I am definitely not the person to write about domestic abuse (other than to oppose it), homosexual issues in the sporting world, women’s boxing, problems with anger, or long-term trauma. But if you’re interested in any of those topics, you’ll want to take a look at the latest episode of the Netflix series Untold: Deal with the Devil. In this episode we see the boxing career and abusive marriage of Christy Martin.
As with the previous episode in this documentary series (reviewed here), rather than a full-blown biopic what we get is a hyper-focused look at one or two things. In this case, we are told the story of how Christy Martin became a professional boxer, married her trainer, rose to international fame, and then was nearly killed by her husband/trainer–barely escaping with her life.
Again, there’s a lot here that I’m not competent to discuss (not that incompetence usually stops me from discussing things…). But at least one thing that is of interest to the Christian viewer runs underneath this episode: how important repentance is to everyday life. I don’t even mean “repentance” in the sense that we Christians usually mean it–as a part of embracing the Gospel. I mean the common, everyday “repentance” that involves admitting we were wrong, experiencing a sense of remorse over our actions, and asking forgiveness of the individual whom we have wronged. To be sure this is a core component of the Christian Gospel, but it’s also something that we do regularly in our lives whether we are believers or not. (Or at least, it’s something we should do regularly–I’m aware of the gap between “do” and “should do” in my own life.) Such repentance is the mortar that makes genuine reconciliation work and helps our social bonds remain strong. It is also a sign of maturity and moral growth, and evidence that there can be hope for anyone on either side of an evil.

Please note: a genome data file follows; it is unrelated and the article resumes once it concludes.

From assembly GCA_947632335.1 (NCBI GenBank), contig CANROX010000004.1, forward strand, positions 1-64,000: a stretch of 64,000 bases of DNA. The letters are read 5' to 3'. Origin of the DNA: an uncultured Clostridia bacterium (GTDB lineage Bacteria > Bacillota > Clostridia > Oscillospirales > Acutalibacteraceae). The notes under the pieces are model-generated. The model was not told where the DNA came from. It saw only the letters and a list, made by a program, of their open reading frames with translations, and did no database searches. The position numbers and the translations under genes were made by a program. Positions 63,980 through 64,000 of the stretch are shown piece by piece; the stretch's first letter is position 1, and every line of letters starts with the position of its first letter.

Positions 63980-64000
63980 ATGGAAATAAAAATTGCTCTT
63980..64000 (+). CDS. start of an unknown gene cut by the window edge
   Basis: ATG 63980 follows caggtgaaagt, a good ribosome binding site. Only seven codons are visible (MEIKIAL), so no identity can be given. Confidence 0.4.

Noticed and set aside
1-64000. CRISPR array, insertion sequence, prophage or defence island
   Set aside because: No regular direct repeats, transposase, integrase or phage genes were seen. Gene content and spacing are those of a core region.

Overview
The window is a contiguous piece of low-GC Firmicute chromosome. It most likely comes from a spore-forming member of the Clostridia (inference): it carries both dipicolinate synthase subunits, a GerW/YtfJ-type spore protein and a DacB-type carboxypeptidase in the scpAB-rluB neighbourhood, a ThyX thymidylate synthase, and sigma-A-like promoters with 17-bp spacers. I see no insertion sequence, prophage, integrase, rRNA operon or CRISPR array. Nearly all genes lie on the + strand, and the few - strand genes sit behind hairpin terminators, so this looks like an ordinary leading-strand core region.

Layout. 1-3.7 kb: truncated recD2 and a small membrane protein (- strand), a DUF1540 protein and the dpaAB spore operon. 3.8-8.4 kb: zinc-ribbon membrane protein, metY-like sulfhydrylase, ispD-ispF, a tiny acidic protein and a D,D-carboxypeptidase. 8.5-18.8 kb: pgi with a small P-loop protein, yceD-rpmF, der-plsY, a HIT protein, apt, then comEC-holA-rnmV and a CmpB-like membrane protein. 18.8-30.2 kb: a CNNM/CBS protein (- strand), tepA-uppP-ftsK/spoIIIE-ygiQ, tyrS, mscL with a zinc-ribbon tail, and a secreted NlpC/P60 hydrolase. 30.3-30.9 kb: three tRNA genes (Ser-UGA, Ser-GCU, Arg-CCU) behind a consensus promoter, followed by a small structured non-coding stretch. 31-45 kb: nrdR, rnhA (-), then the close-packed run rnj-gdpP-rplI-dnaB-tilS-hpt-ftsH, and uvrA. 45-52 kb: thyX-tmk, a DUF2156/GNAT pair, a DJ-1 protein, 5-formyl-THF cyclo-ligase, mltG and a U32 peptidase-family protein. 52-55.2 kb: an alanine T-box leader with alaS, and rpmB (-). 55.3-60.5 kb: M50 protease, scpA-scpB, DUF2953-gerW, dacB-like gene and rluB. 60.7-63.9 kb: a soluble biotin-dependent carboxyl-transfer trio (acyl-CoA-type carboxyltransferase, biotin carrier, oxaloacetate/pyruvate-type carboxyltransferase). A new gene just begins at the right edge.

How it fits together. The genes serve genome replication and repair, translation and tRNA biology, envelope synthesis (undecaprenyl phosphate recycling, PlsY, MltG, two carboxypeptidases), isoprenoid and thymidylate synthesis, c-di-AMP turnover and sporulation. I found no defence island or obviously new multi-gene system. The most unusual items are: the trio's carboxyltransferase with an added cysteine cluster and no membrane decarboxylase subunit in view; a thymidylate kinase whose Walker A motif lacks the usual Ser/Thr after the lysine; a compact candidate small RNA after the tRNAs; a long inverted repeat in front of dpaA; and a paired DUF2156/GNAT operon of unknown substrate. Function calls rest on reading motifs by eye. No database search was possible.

In 77 minutes of seeing people genuinely wrong each other in ways both mundane and extraordinary, not once do we see anyone come even close to admitting to being in the wrong because of their own choice or action in a way that requires admission of guilt and repentance.* Without even getting into the weeds of who was wrong about what (and it may very well be that some of the wrongs committed against Christy Martin were so great that even genuine repentance may not have met with forgiveness), Deal with the Devil is a grim tale of fractured lives and relationships. That someone can sit (in prison no less!) with apparently no awareness that remorse might be a legitimate emotional response and repentance a legitimate action to pursue is worth reflection not just by Christians (though perhaps especially by us), but by society as a whole.
As with Malice at the Palace, the unusual focus and cadence of this documentary is both striking and, if it continues to land effectively, will result in a style of filmmaking that brings a different view to non-fiction movies. I’m still going to reserve judgment on whether it works, particularly given how dark this story is. But it’s worth keeping an eye on nonetheless.
Also as with Malice at the Palace, Deal with the Devil is worth watching. But, you know, be aware that you’re not watching something full of sunshine and puppies.
*An important disclaimer here: I assume that there was some repentance on the part of Christy Martin’s parents, who had originally sided with her husband and who at the end of the documentary seem to be reconciled with her. But even that is left for us to fill in the gap on our own rather than being explicitly stated.